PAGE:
Rights or Wrong

Nader Agha (right) in his Alvarado Street property last December, just days before it was supposed to close escrow with the King Foundation. That didn’t happen, and now, he says, “We may not even go through with it.”

In December of last year, Steve Collins, executive director of the Dan and Lillian King Foundation, said the foundation would close escrow “in a couple of days” on a $3 million purchase of the mostly vacant Nader Agha-owned building at 449 Alvarado St. in Monterey.

Agha, a real estate investor who has been chair of the foundation’s board since its inception in 2011, had agreed to donate $1 million toward the purchase.

But the sale never went through, Agha says, and a petition filed July 27 in Monterey County Superior Court by the Community Foundation for Monterey County provides a window as to why. Attorney Chris Campbell, who is representing the CFMC, asks for an accounting of the foundation, and alleges the sale would have constituted “a prohibited transaction of self-dealing.”

The lawsuit also questions the sale price of the building; according to records from the Monterey County Assessor, the property was assessed in 2016 and valued at $1.6 million.

CFMC’s interest in the matter is clear: According to court documents from 2010, which Agha signed, management of the foundation is to be taken over by CFMC once Agha is no longer serving as chair. Doubts that everything is above board has pitted powerful community members against each other in court, and have fueled rumors.

The King Foundation was founded by Agha with assets from the Lillian King Trust. King, who considered Agha a trusted friend, passed away in January 2011, and Agha created the foundation in keeping with her wishes. Its purpose is “to support educational programs and activities related to the United States Constitution and the Bill of Rights,” and the idea behind the Alvarado building purchase was to make it a Constitution-themed learning center/museum for county students.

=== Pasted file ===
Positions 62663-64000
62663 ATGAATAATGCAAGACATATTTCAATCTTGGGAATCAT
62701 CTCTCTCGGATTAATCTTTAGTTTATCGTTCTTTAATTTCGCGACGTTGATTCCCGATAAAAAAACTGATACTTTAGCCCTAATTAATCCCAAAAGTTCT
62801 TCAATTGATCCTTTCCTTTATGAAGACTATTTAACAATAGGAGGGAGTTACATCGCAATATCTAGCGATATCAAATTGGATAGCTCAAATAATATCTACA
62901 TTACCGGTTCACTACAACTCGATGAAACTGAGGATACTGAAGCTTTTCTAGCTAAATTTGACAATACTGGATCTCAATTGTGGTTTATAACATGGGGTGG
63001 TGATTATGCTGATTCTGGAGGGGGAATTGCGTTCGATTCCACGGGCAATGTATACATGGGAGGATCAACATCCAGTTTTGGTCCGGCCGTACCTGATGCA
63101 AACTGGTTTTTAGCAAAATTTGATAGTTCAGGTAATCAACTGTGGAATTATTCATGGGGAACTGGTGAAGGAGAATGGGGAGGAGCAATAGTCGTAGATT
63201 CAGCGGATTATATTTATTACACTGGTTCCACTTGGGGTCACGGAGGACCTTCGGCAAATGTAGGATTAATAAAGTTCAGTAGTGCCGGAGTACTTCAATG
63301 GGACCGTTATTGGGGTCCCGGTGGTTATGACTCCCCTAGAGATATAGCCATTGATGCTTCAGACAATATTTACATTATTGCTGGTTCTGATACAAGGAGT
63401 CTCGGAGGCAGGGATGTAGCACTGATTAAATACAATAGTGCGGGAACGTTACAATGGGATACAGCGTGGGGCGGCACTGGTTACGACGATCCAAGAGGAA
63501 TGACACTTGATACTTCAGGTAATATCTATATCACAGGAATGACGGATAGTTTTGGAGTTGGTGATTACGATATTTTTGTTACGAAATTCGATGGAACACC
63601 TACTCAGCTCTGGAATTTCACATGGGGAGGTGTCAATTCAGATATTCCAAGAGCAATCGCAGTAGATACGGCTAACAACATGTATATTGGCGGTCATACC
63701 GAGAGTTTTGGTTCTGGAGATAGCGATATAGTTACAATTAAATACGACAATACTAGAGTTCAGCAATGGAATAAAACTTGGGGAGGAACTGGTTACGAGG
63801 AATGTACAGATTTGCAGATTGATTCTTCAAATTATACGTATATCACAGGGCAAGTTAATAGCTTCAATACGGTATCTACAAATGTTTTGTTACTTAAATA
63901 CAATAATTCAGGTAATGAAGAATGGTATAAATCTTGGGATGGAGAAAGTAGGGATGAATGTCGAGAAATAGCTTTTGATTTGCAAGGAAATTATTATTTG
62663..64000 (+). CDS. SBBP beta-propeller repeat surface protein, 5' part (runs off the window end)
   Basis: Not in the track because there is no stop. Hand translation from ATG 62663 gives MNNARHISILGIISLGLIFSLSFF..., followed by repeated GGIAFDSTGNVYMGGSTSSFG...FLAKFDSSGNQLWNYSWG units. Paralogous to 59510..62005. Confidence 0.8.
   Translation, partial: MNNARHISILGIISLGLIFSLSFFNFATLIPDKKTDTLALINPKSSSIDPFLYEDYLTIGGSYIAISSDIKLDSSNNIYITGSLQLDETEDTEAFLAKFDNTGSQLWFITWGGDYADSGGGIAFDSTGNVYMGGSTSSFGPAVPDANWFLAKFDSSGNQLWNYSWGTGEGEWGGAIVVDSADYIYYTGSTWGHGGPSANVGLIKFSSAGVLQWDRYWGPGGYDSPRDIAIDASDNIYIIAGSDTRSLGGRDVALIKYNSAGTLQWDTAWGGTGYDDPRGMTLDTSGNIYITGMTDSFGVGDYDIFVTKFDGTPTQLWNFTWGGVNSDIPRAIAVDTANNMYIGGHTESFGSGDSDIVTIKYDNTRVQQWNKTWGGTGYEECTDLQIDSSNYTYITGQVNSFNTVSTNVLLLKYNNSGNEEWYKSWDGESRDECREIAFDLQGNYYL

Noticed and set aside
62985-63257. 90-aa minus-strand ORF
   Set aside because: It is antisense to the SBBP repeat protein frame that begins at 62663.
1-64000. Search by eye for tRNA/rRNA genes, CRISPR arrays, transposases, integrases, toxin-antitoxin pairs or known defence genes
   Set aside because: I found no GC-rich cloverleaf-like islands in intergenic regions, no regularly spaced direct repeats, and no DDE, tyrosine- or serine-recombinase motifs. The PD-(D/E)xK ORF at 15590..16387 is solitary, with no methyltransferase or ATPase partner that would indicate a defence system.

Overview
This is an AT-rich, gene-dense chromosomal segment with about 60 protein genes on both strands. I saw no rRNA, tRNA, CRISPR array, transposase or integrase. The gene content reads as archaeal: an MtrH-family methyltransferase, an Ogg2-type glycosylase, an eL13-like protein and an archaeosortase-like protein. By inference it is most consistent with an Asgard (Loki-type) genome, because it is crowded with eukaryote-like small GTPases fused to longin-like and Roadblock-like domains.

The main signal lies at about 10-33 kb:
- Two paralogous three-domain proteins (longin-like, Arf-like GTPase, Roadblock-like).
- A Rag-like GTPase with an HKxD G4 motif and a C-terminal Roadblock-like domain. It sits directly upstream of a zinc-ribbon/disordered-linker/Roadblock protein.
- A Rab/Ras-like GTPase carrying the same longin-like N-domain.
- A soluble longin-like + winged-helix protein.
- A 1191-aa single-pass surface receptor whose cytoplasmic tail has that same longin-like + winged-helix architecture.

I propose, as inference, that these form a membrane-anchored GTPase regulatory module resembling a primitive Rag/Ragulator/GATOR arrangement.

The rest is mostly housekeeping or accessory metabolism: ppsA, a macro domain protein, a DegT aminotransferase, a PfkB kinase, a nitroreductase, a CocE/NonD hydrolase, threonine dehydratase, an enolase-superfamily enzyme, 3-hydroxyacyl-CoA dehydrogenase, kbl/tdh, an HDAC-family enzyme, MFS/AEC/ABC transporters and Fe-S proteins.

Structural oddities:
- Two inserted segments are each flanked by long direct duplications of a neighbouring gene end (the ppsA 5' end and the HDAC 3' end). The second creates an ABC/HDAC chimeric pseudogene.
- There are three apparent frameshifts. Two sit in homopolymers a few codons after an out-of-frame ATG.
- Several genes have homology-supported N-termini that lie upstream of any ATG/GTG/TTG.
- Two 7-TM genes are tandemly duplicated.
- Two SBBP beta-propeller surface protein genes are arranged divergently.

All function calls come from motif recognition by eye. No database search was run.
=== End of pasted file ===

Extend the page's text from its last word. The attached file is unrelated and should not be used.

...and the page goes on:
After news of proposed acquisition was reported in the Weekly last December, CFMC contacted Darrell Moon, a King Foundation attorney. According to CFMC’s lawsuit, Moon professed to be unaware of the sale, but “promised to investigate” and report back; according to the petition, he did not report back. CFMC alleges the King Foundation failed to file forms in connection to its tax-exempt status with the IRS; records show forms for the 2014-15 fiscal year were filed May 10.

“We did not do anything wrong,” Agha says. “We have one of the greatest boards ever.”

James Dawson, an attorney for the King Foundation, says the board was surprised by CMFC’s legal action.

“The members of the board, and certainly Steve Collins, are puzzled by this,” he says.

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Agha believes the petition was orchestrated by local PR man David Armanasco, who was CFMC’s board chair from 2007-08. Armanasco did PR for Agha’s proposed desal project in 2010, but later went on to help start a competing project. Agha sued him in 2014 for fraud and breach of contract, and Armanasco countersued; they settled the suit last November. (Collins was also criminally charged for his role in a conflict of interest scandal that sunk the regional desalinaton project about five years ago.)

CFMC President Dan Baldwin says Armanasco has “no role in this whatsoever” in the petition.

“We don’t hope there’s something wrong,” Baldwin adds. “We’re not out to get anybody. We’re just trying to make sure Lillian King’s intent is honored.”

The next scheduled hearing for the case is Nov. 30, and an accounting of the foundation must be filed by Nov. 20.


Editor's Note 11/21/16: Though Agha, as well as Collins, claimed the building never closed escrow, records subsequently obtained from the county assessor indicate the deed was transferred to the King Foundation July 8. According to documents recently obtained by Dawson, that transfer has allegedly been rescinded. 

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